Andriod: By default, Android phones can only handle a small number of video types, and leaves your ripped and downloaded files in the dust. RockPlayerBase, on the other hand, nimbly plays DivX, AVI, XviD, MKV and other file types.
Tagged With divx
Windows/Mac/Linux: Free, open source application BananaSplit divides DivX or Xvid AVI videos into user-defined chunks. There are plenty of reasons you might want to split a video using this app, but the two most obvious that come to mind are to highlight a small section of a long video or to share a large video over the internet when you're limited by filesize constraints. BananaSplit is free, cross-platform, requires Java. For a quick howto, head over to Simplehelp's step-by-step tutorial for BananaSplit.
Predicting the future is near impossible -- but that doesn‘t stop us all from having a red hot go. Human beings have been predicting the future since the beginning of history and the results range from the hilarious to the downright uncanny.
One thing all future predictions have in common: they‘re rooted in our current understanding of how the world works. It‘s difficult to escape that mindset. We have no idea how technology will evolve, so our ideas are connected to the technology of today.
Video lovers can download DivX Pro, which includes the drag-and-drop DivX Converter and the high quality DivX Pro codec, free for a limited time (normally $20, Windows and Mac only).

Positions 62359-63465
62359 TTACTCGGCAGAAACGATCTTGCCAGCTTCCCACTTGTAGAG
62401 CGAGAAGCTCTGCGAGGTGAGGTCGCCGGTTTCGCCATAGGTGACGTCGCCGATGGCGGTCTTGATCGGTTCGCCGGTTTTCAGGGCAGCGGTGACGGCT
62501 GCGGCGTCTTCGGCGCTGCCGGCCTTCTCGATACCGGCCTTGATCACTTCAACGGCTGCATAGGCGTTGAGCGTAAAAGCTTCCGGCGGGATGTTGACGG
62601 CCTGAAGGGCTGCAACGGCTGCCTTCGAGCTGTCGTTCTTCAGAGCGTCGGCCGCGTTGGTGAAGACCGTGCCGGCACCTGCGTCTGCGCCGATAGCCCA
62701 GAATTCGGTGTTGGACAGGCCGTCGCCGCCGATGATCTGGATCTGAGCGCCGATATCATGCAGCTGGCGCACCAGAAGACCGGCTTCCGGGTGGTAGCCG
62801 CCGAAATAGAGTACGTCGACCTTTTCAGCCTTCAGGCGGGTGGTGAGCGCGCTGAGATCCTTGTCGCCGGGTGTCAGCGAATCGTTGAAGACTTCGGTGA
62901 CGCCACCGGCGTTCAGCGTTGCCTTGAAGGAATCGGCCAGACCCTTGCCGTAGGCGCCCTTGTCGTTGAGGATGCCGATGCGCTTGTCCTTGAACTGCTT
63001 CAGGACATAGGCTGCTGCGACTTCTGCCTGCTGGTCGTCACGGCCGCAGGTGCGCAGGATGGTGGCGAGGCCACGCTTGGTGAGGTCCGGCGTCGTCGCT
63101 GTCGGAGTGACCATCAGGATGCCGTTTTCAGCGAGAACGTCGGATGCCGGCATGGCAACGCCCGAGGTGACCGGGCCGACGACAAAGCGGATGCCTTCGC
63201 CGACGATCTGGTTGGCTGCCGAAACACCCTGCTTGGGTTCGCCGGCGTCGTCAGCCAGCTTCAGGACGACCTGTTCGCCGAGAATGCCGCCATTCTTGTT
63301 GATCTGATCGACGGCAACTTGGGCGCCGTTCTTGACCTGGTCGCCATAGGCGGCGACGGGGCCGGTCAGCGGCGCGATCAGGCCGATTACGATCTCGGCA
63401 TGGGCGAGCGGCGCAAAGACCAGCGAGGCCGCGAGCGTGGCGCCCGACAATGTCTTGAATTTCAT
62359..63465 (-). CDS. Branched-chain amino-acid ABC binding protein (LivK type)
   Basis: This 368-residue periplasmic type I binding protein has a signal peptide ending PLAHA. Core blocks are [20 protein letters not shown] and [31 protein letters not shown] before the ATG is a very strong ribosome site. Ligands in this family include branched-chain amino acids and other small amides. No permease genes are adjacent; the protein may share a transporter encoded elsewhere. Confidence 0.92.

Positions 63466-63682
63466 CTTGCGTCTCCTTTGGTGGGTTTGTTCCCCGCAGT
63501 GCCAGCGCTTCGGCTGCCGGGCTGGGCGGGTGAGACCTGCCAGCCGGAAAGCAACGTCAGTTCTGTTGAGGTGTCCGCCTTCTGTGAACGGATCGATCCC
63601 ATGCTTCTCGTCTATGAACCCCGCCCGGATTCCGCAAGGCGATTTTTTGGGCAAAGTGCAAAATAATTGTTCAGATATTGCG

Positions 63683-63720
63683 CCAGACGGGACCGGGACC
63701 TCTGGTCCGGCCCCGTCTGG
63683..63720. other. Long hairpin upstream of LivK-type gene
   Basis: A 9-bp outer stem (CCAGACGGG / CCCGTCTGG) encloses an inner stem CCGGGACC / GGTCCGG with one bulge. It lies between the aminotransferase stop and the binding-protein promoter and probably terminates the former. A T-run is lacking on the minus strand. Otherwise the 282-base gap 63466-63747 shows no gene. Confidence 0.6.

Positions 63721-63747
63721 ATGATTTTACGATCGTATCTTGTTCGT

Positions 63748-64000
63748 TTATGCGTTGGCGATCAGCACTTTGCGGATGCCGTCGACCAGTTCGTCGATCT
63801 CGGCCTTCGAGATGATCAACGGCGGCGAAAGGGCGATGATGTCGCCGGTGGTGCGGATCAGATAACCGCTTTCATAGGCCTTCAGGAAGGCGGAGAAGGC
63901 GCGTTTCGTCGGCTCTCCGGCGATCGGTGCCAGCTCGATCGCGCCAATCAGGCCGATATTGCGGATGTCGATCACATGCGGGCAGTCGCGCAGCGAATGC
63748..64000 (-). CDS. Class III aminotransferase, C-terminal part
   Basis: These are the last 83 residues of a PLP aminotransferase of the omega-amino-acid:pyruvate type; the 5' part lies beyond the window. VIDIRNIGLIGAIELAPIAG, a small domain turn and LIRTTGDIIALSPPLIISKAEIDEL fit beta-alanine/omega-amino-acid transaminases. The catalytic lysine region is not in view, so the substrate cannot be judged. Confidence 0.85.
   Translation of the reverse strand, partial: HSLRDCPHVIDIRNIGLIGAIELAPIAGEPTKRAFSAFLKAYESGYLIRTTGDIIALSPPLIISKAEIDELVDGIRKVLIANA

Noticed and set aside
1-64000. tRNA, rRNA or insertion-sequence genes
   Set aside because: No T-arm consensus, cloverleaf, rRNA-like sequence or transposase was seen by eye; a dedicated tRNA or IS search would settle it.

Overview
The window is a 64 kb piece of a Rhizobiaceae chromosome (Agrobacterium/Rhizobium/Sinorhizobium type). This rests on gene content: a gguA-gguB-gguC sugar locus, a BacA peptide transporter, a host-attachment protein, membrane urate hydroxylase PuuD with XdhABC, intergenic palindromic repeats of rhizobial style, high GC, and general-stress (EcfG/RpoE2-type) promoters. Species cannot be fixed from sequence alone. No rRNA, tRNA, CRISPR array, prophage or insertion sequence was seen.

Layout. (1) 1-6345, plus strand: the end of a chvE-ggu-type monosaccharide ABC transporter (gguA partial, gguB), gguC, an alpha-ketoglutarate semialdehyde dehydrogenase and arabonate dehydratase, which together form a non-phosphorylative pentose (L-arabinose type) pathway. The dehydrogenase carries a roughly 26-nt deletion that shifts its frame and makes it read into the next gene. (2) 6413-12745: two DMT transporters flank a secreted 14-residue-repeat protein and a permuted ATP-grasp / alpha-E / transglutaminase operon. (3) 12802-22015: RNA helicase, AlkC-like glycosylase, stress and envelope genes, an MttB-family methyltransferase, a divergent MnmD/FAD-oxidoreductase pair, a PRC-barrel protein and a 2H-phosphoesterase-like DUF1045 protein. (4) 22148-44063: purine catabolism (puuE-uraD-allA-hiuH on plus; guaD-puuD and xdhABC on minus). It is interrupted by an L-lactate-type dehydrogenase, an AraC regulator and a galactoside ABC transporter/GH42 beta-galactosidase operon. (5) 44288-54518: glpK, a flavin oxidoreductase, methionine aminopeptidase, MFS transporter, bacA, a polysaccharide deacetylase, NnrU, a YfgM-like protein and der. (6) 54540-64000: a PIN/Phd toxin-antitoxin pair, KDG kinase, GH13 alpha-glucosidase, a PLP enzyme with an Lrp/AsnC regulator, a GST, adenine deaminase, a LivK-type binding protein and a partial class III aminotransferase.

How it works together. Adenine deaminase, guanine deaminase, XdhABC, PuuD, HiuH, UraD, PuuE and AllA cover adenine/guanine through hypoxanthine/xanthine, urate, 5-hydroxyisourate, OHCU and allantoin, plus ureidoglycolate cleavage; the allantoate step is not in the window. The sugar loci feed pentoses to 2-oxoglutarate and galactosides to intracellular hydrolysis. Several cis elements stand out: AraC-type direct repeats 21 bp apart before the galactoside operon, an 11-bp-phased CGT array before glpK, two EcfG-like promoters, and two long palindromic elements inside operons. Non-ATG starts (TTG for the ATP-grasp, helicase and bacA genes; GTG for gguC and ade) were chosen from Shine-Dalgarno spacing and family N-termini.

DivX has started showing off their prototype "Apple TV killer" - a low cost networked media player device with 720p output. The Ubergizmo blog got a look at the device and wrote it up:
"DivX made a technology choice that is completely opposite to Apple’s. The Apple TV is basically an entry-level computer without an OS. It has a CPU, a GPU, and a hard drive, these are generic components found in all recent computers. However, AppleTV still need to be connected to a bigger computer (to talk to iTunes).
By leveraging the fact that their device is connected to a computer, DivX shows that the same basic functionality can be built at a much cheaper price, because instead of using general-purpose hardware, it uses only stream-decoding hardware that is a lot cheaper to make."
DivX is claiming the device could retail at $US99 within a year - that's a third of the price of an Apple TV. Will be interesting to see if any hardware manufacturers decide to take a punt on it. Mind you - as Apple is no doubt finding in Australia with its Apple TV - without easy access to content, the media player itself is pretty redundant.